Corpus Christi State University
*In 1977, a further reorganization saw the renaming of the Island University to
Corpus Christi State University with the creation of the University System of South
*The university would be lead by President Barney Alan Sugg for 13 years. Sugg
would go on to lead the University of Arkansas system and enjoy a highly
successful career.
* During these years the national oil spill institute was began on campus and this
unique educational enterprise continues to this day.
*Also through a gift, the Conrad Blutcher Institute was founded on campus. The
institute is a leader in GIS technology and research.
*With further systemization across the state, there was a push to bring the three
USST institutions into the Texas A&M University System. Texas A&M University-
Corpus Christi, was created by legislation in 1989.
*Dr. Robert Furgason would become president of the university in 1990.
Furgason, an engineer by training, would oversee 13 years of enrollment growth,
campus expansion, and community engagement.
*As part of this transformation, campus life and academic offerings would
dramatically change. Freshman would return to the Island, again shifting the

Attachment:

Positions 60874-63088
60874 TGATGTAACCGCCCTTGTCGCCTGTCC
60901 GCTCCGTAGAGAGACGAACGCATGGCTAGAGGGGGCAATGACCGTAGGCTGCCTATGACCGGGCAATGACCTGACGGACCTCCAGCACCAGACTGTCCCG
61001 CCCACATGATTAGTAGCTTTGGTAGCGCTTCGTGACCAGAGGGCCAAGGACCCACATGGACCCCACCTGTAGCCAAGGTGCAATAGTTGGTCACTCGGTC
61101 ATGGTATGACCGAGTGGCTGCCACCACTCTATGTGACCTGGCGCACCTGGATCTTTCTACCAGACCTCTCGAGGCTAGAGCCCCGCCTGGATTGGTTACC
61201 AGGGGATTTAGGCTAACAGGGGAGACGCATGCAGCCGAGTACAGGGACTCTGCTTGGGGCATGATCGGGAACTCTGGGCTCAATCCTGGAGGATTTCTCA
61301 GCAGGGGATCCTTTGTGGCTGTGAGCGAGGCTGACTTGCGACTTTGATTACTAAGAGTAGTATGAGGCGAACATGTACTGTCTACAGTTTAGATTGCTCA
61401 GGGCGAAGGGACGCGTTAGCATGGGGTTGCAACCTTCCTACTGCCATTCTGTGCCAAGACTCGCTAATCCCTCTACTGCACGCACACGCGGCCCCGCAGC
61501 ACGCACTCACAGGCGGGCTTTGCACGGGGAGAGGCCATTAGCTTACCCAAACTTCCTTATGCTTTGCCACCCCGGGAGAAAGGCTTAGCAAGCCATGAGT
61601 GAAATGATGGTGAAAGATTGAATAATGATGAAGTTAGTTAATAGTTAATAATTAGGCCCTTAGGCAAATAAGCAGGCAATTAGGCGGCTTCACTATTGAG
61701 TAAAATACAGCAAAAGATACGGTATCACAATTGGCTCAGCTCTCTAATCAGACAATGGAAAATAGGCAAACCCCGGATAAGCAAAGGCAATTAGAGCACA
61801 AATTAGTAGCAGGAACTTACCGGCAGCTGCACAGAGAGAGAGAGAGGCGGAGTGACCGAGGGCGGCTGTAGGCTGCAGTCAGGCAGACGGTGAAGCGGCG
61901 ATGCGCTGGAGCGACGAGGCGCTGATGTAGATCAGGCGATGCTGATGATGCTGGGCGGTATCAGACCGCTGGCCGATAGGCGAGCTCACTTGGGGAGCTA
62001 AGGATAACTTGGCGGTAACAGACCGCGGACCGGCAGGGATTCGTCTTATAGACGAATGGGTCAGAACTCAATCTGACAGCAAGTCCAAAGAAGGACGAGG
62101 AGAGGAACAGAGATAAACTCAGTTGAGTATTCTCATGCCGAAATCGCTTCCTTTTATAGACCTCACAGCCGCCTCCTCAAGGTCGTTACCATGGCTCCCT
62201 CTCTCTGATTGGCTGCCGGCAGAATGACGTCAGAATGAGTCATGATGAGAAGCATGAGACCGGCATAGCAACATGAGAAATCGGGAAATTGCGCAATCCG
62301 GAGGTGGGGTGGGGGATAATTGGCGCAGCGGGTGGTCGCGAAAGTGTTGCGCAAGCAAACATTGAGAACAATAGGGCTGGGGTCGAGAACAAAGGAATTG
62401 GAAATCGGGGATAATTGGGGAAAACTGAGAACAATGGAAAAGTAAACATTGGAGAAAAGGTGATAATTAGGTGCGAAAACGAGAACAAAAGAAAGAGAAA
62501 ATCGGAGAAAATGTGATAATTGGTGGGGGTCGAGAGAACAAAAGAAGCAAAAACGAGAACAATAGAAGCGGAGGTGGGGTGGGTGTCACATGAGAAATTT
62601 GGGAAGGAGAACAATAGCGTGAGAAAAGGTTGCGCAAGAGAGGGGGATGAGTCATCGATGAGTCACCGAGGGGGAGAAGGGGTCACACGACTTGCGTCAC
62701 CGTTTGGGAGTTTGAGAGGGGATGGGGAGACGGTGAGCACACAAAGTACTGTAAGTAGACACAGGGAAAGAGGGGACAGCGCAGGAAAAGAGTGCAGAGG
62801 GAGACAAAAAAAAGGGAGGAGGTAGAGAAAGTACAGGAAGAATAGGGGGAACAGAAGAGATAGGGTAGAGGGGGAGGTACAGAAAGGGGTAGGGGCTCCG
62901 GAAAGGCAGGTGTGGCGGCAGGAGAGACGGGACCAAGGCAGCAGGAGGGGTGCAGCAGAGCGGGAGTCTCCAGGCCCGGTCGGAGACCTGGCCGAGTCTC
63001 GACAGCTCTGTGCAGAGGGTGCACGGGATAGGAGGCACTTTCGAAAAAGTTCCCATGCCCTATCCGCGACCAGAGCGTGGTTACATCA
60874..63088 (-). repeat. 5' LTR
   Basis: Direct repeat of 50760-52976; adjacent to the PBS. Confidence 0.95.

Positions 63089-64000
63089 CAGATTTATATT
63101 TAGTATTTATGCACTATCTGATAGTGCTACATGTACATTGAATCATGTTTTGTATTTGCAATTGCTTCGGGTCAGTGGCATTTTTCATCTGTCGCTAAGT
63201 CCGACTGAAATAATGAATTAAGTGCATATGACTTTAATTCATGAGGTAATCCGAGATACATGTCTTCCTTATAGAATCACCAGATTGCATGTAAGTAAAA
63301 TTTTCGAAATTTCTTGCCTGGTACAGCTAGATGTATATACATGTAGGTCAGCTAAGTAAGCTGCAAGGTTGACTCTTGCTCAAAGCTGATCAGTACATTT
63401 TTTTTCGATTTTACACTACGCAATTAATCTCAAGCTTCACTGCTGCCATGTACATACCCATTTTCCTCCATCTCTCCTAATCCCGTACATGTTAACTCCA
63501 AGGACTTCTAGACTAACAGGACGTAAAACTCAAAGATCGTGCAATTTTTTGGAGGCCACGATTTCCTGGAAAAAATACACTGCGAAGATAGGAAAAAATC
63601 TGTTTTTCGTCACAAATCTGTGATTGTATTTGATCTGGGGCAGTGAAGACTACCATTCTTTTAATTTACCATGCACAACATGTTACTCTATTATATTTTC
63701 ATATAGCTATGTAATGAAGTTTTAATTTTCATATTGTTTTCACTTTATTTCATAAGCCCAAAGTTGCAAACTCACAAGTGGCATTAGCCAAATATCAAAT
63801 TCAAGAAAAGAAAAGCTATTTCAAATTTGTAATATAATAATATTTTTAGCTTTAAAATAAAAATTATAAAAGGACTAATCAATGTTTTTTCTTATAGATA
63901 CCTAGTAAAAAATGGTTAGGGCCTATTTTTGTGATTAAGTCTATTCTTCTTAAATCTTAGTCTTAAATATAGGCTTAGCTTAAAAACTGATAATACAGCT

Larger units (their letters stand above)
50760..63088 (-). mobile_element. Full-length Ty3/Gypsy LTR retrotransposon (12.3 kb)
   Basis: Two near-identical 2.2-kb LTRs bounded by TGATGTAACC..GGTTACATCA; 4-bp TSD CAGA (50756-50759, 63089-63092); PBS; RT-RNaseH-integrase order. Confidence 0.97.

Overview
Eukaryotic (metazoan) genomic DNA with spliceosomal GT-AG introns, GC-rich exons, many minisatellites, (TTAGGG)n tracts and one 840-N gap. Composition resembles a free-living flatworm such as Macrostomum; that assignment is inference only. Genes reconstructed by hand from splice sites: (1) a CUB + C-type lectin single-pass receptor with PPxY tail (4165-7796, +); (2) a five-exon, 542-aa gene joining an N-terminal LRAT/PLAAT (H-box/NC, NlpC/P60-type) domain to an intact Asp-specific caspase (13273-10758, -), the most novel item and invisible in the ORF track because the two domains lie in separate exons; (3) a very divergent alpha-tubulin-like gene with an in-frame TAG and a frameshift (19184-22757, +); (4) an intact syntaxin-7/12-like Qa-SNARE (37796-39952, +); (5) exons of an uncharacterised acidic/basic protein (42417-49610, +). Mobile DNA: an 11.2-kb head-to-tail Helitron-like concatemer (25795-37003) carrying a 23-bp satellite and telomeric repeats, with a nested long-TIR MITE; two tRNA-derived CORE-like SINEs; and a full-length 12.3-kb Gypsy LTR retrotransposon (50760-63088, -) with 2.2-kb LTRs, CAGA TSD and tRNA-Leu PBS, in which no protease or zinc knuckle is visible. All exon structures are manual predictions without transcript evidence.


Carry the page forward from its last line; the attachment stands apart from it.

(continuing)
almost exclusively commuter student body to a more campus centric one.
Residence halls would be built to accommodate these students.
*Greek life would return—one of several student experiences not present on
campus since the UCC days.
*NCAA Division I sports would be brought to the Island along with the facilities to
support top performing teams.
*In 1997, the university would celebrate 50 years having realized a significant and
successful transformation to a regional comprehensive University well positioned
to serve the Coastal Bend.
*In the last years of Furgason’s Presidency, the University would build Hector P.
Garcia Plaza in honor of the civil rights leader, alternative US representative to the
United Nations, and the first Hispanic recipient of the Medal of Freedom.
* A gift from Sam and Dusty Durrill provided for the construction of the iconic
MOMENTUM sculpture at the entrance to campus.
*The university’s largest gift to date was also received during this period providing
for the establishment of a world class research center. The Harte Research
Institute for Gulf Coast Studies is named for newspaper publisher and